The sales from the export price list and the statements of the company representative indicate, at the very least, FAG should have known the sales were not for home consumption. The concept of imputed knowledge implies that the information regarding knowledge must be derived from extrinsic sources. The only way to determine actual knowledge is through an admission of the respondent. Without such an admission, Commerce had to look to other evidence to determine whether FAG should have known that the goods were not for home consumption. The evidence demonstrates that FAG made sales to one of the companies on the basis of its "export price" list which implies that FAG knew the reseller intended to export the goods. In addition, the comments of the representative of the firm visited by Commerce were sufficient to impute knowledge to FAG. It is highly unlikely that FAG would have no knowledge of the activities of its buyers. This was not a situation in which the reseller decided to export the merchandise on one occasion but, rather, the reseller specifically stated that it is an exporter firm. Based on this evidence, the Court finds Commerce's decision to exclude the sales from FAG's home market database consistent with law.
7. Treatment of Home Market Expenses as Indirect
In the review at issue, Commerce treated certain home market expenses reported by FAG on a customer-specific basis — third-party payments, early payment discounts and negative billing adjustments — as indirect selling expenses. Final Results, 60 Fed.Reg. at 10,933. Commerce treated positive billing adjustments as direct expenses. Id.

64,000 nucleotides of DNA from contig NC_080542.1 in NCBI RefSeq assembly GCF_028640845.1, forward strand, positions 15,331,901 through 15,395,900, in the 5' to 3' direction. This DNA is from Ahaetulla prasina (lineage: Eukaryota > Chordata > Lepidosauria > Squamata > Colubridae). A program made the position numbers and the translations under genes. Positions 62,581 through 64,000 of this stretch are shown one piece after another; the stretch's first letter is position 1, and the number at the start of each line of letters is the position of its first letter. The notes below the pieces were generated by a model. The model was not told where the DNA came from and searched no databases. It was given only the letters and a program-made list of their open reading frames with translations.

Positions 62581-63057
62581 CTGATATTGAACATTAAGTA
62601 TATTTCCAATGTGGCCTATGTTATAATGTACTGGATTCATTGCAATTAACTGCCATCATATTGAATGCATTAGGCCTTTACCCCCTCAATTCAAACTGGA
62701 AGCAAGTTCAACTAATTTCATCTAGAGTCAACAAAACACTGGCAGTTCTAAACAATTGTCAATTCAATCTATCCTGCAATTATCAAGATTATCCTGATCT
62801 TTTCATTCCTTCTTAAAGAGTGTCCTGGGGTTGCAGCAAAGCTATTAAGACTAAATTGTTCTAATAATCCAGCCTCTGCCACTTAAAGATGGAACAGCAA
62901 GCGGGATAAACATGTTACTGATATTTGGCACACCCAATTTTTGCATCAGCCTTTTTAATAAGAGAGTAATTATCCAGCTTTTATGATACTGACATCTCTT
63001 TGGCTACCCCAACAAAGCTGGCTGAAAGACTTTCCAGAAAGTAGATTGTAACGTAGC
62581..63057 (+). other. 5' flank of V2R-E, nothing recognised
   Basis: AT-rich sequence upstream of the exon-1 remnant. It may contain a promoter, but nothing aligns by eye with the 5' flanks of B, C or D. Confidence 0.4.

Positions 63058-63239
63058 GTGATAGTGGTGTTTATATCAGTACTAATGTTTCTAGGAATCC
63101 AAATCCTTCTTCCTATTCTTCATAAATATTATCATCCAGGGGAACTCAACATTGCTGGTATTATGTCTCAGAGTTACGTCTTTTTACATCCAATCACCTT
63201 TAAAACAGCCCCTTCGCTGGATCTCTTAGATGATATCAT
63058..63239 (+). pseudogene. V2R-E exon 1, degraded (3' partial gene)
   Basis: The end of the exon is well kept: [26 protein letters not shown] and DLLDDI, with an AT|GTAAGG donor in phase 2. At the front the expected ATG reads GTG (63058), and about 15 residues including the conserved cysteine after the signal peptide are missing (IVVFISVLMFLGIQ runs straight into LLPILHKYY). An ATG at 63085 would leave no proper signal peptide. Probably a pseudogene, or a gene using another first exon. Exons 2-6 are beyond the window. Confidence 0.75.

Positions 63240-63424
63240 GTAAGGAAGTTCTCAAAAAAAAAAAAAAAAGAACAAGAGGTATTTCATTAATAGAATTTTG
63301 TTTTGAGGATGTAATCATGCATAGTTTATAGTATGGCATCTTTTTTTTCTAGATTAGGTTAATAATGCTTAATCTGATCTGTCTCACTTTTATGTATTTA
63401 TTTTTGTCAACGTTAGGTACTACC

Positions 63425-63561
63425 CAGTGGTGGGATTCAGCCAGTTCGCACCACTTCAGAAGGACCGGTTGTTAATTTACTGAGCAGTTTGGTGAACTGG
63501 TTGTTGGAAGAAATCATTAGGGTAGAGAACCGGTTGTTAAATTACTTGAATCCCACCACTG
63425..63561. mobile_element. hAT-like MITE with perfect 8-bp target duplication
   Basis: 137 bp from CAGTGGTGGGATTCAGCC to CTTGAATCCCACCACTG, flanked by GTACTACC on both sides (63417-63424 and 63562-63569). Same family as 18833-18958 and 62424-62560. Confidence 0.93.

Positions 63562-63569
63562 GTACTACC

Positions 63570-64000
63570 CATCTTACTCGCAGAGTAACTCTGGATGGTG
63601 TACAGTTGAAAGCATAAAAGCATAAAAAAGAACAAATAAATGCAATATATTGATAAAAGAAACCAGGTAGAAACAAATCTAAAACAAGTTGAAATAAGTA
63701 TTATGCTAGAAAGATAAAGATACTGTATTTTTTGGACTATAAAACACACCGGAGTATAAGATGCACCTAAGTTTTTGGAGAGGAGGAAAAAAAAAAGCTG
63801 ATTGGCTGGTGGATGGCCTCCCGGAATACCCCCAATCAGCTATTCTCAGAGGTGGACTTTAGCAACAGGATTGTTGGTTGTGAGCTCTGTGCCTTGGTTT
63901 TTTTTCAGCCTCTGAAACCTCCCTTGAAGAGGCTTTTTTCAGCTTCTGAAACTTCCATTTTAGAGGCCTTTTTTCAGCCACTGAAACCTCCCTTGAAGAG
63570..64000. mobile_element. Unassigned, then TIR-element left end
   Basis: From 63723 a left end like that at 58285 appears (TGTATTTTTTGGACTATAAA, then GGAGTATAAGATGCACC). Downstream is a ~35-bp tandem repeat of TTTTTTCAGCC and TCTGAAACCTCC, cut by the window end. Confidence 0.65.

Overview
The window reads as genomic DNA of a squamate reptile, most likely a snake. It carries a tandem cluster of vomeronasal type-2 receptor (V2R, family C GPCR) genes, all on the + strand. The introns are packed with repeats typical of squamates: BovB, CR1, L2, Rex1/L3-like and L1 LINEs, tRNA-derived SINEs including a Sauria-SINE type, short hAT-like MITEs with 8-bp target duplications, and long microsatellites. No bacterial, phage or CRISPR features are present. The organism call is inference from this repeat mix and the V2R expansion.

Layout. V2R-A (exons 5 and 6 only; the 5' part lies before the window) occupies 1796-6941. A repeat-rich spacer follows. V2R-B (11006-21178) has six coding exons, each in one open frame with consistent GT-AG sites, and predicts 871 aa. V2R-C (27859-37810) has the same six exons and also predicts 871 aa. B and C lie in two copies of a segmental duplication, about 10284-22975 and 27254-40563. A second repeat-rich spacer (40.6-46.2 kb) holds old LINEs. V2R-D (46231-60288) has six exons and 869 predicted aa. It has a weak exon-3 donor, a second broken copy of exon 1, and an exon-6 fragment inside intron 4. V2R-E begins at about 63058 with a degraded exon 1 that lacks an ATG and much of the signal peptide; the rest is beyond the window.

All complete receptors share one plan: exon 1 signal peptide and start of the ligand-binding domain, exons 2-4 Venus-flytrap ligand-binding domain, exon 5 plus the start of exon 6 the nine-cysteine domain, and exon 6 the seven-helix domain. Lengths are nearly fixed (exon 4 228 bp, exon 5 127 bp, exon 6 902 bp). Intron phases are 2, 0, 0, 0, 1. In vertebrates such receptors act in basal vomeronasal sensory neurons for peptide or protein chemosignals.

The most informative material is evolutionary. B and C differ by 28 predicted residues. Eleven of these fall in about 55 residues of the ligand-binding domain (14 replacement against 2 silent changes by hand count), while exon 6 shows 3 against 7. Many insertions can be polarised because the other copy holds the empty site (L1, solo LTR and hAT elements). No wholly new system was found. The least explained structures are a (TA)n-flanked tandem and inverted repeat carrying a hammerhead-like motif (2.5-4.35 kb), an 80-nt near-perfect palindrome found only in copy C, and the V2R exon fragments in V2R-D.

FAG argues that Commerce's treatment of the home market expenses was contrary to Commerce's past treatment of home market expenses reported in exactly the same manner. Specifically, FAG points out that Commerce accepted customer-specific reporting in the first administrative review, the second administrative review and the less than fair value investigation. FAG's Mem.Supp.Mot.J. Agency R. at 38-39 (citing Antifriction Bearings (Other Than Tapered Roller Bearings) and Parts Thereof From the Federal Republic of Germany; Final Results of Antidumping Duty Administrative Review, 56 Fed.Reg. 31,692, 31,717 (1991); Antifriction Bearings (Other Than Tapered Roller Bearings) and Parts Thereof From France; et al.; Final Results of Antidumping Duty Administrative Reviews, 57 Fed.Reg. 28,360, 28,401 (1992); Final Determinations of Sales at Less Than Fair Value: Antifriction Bearings (Other Than Tapered Roller Bearings) and Parts Thereof From the Federal Republic of Germany, 54 Fed.Reg. 18,992, 19,056 (1989)). FAG maintains its reporting of the expenses was accurate and complete and Commerce has given no justifiable rationale for departing from its past practice regarding such expenses. FAG's Mem.Supp.Mot.J. Agency R. at 40.